America’s Cycles of Change

The California Distortion and the Doom of the Democrats

Mon, 23 January 2017

In the 2016 US presidential election, Democratic Party candidate Hillary Clinton certainly won more votes overall than her Republican opponent Donald Trump:

However almost all the commentary on her defeat ignored a crucial factor that ominously may spell the eclipse and even extinction of the Democratic Party as a credible body of national power over the coming decade.

Clinton ran up an enormous majority of 3 million votes over Trump in the state of California, the most populous in the entire country.

This reflected an inexorable long-term trend: The Democrats look entrenched in power across California with a permanent majority in its state senate, the majority of its state legislature seats and in control of its governorship for the foreseeable future.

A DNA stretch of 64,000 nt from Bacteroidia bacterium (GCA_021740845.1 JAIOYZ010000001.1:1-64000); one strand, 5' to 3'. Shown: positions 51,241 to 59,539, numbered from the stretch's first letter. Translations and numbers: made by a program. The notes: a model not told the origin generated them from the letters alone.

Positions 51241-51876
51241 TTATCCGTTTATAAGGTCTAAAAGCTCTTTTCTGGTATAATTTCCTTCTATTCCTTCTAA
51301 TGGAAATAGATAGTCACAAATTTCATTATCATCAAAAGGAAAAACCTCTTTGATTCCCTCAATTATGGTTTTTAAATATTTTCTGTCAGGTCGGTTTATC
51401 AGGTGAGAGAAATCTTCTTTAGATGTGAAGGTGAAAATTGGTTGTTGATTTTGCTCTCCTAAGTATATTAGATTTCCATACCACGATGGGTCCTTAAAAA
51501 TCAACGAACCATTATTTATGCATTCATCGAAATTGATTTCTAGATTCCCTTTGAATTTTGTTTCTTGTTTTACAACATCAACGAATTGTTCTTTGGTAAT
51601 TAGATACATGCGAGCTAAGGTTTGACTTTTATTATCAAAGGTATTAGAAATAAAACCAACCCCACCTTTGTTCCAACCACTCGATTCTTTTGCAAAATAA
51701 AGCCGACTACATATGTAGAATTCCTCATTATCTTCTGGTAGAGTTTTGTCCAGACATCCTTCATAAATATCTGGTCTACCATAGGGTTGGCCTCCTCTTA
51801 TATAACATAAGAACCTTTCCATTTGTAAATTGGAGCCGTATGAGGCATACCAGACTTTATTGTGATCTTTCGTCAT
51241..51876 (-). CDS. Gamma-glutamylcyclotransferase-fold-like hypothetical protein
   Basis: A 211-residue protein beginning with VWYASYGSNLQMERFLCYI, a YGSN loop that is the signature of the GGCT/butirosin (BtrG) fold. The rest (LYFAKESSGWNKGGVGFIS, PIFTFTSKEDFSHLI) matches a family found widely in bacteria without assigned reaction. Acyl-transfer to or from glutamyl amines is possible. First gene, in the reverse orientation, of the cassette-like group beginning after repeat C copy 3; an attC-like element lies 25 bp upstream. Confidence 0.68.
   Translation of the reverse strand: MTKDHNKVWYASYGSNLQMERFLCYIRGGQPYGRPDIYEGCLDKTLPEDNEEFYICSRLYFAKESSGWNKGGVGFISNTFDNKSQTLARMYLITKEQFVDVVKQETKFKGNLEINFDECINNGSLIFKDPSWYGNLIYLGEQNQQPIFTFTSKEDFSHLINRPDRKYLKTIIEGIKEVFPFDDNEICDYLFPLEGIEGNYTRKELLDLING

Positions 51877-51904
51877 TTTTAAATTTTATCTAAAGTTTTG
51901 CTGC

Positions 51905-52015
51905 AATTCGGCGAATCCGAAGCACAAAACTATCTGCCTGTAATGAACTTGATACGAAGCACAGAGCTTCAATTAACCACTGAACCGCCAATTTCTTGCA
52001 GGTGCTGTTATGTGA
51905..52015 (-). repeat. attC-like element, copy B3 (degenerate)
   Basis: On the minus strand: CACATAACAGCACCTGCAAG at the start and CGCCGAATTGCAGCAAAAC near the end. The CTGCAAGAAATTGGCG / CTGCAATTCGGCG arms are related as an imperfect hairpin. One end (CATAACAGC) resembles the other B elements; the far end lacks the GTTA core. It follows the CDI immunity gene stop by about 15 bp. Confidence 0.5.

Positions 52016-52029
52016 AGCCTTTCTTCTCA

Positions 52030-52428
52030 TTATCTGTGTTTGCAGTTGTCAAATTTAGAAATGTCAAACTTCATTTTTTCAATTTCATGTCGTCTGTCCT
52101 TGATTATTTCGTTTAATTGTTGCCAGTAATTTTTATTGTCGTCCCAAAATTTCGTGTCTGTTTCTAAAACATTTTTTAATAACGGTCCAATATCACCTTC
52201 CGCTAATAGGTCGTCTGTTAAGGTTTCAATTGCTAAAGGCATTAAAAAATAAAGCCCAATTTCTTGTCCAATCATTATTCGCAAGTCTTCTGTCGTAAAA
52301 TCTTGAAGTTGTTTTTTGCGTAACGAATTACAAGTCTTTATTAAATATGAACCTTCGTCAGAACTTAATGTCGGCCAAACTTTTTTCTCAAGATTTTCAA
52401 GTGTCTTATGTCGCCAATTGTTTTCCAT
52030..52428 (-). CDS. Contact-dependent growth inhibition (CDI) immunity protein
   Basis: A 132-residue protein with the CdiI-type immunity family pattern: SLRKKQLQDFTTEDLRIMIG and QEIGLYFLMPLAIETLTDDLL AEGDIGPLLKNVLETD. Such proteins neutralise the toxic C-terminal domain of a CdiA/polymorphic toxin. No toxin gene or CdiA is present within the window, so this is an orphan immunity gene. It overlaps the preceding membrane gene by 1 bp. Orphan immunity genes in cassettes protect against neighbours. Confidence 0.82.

However, when the lopsided results of California are deducted from the national total, Trump, arguably the weakest and most controversial Republican candidate since Herbert Hoover in 1932 at the height of the Great Depression still managed to defeat Clinton in all other 49 states, even including massively pro-Democrat New York by a margin of more than 1 million votes.

Support for the Democrats was even more distorted and vulnerable than that: One third of all Clinton’s votes as the Democratic nominee came from only three states with a combined 20 percent – a mere one fifth – of the national US population between them: California, New York and little Massachusetts.

In other words, the Democrats are rapidly becoming a regional party of the two high-population and high tech, prosperous coasts of the United States but they increasingly appear doomed to eternal minorities across the great continental landmass in between.